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Mass Effect: Infiltrator, hands-on: iOS gets its taste of the trilogy

Mass Effect 3 has a companion game on the App Store, and it's definitely a separate experience.

Screenshot by Scott Stein

Hungry for Mass Effect? Buy the console game. As far the simultaneously-released iOS game for iPhone and iPad goes, I'd recommend downloading Dead Space instead.

So, maybe it's a tiny bit unfair to compare a $60 console game to a $6.99 iOS game, but when the name "Mass Effect" is slapped on a download, there is some expectation of a certain style of game, and a certain level of quality. Mass Effect: Infiltrator is downright beautiful to look at, especially in its opening cinematics: at first, it could cause an onlooker to drop their jaw and proclaim that the iPad is the true inheritor of the future of handheld and even console games.

Well, not so fast. ME: Infiltrator is a shooter, and a basic one at that. The game employs a "duck and cover" mechanic to hide and then pop up and shoot oncoming enemies across a storyline that feels like a self-contained piece of DLC, like reading a "Star Wars" universe short story as opposed to watching "Star Wars." Your mission follows a rogue Cerberus operative, Randall Ezno, on a journey through a base station on a frozen planet. I played Mass Effect: Infiltrator on an iPad 2, but the universal app can also be played on an iPod Touch or iPhone (iPhone 3GS, 4 or 4S, and iPod Touch third- and fourth-gen). It also works on an original iPad.

Screenshot by Scott Stein

The micro-missions that unfold involve a whole lot of running up to rocks and walls and ducking behind them, then tapping on enemies to pop out and do damage. The biggest hindrance to Mass Effect: Infiltrator is that, as a shooter, it has to compromise with swipe-and-tap control schemes instead. Rather than use a virtual joystick, you have to learn Infiltrator's system. It's sometimes intuitive, and sometimes maddeningly not: for instance, shooting is automatic, but aiming happens by dragging your finger around after tapping on a target. If you're not taking cover and are out in the open, you can't simply press a fire button to attack. Tapping to focus and shoot didn't always work if I was too far away. As a result, I ended up running around in circles and being gunned down until I learned the tap and swipe strategy that Mass Effect: Infiltrator really wants you to play. Once I got the hang of it, it's reasonably entertaining. Seven dollars' worth? Not really.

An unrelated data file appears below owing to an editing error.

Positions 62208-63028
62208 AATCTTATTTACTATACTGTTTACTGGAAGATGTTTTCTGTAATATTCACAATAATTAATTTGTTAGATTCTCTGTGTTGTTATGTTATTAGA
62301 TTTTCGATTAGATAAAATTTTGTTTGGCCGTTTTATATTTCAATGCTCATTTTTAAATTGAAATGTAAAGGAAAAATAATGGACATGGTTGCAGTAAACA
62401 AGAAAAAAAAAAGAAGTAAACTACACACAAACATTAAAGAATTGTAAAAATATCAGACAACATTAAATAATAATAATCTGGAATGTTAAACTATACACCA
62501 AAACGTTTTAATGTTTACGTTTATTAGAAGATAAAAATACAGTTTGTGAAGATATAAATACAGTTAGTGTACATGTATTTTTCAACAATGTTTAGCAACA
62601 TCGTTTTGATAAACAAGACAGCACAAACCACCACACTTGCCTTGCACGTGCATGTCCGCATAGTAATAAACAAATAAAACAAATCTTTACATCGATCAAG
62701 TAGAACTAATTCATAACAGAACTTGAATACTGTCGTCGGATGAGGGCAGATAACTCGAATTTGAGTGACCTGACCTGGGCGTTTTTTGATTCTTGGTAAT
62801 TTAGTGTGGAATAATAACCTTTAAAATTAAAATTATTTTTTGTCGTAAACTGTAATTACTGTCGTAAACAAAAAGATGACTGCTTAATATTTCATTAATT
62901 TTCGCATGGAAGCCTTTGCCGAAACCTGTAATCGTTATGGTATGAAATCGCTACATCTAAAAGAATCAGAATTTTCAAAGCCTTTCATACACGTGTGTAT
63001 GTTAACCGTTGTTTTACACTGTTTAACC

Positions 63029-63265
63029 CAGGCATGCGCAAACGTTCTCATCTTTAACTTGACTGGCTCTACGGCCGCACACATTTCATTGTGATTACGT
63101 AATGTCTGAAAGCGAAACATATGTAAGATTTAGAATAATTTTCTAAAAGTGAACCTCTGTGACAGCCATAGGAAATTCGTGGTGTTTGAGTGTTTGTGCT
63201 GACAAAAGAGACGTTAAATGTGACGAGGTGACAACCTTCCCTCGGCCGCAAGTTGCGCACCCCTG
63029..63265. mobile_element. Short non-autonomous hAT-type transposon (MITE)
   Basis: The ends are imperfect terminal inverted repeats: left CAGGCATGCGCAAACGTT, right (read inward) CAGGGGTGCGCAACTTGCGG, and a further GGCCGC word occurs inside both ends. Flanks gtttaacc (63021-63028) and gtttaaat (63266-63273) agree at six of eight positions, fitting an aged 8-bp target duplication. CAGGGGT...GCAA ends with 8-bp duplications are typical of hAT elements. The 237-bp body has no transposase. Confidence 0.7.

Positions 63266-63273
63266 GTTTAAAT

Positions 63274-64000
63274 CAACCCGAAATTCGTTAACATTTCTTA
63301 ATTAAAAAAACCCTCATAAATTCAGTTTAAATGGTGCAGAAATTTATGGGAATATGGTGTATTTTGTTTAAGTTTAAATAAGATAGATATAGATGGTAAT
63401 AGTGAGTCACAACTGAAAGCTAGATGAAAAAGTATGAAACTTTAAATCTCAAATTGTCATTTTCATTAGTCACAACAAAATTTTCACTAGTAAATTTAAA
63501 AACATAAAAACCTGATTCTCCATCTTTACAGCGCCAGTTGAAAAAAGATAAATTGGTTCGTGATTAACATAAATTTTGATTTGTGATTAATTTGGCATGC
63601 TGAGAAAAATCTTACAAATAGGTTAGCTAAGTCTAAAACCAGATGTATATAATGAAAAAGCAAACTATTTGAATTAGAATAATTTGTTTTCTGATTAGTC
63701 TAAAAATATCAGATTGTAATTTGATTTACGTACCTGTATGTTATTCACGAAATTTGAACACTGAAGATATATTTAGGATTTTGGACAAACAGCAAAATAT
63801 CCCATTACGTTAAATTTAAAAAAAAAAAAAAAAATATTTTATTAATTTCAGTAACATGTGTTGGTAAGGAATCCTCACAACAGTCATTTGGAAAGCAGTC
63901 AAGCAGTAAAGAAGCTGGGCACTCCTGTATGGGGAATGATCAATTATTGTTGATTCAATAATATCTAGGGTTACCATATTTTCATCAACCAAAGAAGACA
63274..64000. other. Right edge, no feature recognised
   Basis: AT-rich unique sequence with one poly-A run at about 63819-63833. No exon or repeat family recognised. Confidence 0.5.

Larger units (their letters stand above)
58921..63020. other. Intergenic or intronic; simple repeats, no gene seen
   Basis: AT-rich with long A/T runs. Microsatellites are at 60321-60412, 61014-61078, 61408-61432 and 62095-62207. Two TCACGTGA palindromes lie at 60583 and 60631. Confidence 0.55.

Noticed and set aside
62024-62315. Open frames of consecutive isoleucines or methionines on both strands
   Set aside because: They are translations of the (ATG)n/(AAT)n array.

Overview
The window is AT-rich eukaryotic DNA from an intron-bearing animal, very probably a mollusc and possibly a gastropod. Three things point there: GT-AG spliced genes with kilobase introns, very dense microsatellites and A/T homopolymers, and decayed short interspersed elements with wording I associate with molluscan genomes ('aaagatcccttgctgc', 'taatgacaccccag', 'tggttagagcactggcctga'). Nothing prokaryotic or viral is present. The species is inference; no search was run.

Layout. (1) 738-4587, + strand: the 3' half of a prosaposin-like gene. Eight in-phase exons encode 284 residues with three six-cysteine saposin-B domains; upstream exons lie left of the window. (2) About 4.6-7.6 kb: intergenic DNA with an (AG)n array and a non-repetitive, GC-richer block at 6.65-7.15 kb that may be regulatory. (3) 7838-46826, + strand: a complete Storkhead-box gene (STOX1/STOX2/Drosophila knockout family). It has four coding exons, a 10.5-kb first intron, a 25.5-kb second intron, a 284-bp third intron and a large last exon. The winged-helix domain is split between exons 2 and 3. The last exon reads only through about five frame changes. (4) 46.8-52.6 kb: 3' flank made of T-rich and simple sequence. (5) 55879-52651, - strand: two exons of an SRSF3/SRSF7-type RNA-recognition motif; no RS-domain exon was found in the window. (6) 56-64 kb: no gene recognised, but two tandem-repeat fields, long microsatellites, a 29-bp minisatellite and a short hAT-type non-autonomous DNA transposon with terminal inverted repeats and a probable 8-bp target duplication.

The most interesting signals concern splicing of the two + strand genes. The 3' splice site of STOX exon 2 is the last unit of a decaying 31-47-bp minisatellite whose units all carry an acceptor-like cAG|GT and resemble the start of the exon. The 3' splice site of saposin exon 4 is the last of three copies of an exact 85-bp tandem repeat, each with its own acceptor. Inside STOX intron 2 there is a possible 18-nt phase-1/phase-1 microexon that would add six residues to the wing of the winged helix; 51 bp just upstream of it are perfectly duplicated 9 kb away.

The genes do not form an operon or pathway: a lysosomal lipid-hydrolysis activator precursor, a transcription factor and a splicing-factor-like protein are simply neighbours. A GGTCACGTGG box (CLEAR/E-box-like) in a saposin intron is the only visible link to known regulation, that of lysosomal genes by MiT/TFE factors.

Checkpoints and auto-saves are frequent, but not frequent enough: I died over a dozen times on one submission and kept getting sent back to the beginning. The game's plot is minimal at best, with occasional touches of the good-guy/bad-guy morality decisions that make the console Mass Effect so iconic. At a few moments, you can choose to save or kill an enemy. Neither decision seemed to have much consequence.

After a while, the similarities to Dead Space for iPad were all too frequent (the same development team made both). The corridor-based shooter structure worked better for Dead Space. I'd recommend you buy that instead (it was previously one of CNET's 30 best iPad games).

I also wasn't a huge fan of the game's not-too-subtle encouragements to buy extra credits to unlock armor, biotics, and weapons, of which there's a decent handful to uncover and level up in the game. You can always save up credits earned in-game and buy them the honest way, but Mass Effect: Infiltrator is happy to take up to $50 of your money anyway if you're weirdly impatient.

Screenshot by Scott Stein

There is some crossover to the console game: earned credits can also be converted via an Origin account into improving your "Galactic Readiness" in Mass Effect 3. If you know what that means, you'll be excited. Otherwise, you're better off leveling up your in-game weapons and armor. The cross-game concept is clever, but used to a bare minimum here. (Why not use Origin account syncing for sports titles instead?)

I've been thinking a long while about the problem with Mass Effect: Infiltrator is. Really, it might be the way that developers handle iOS games. Do the lower cost and lower expectations, versus higher-priced Nintendo 3DS and PS Vita games, take a toll on quality? For an iOS game, this Mass Effect game isn't bad. If you're a graphics lover, you'll be quite happy indeed. If this game were on a Vita or a 3DS, however, people would run it out of town on a rail.

Best bet? Wait for a 99-cent sale.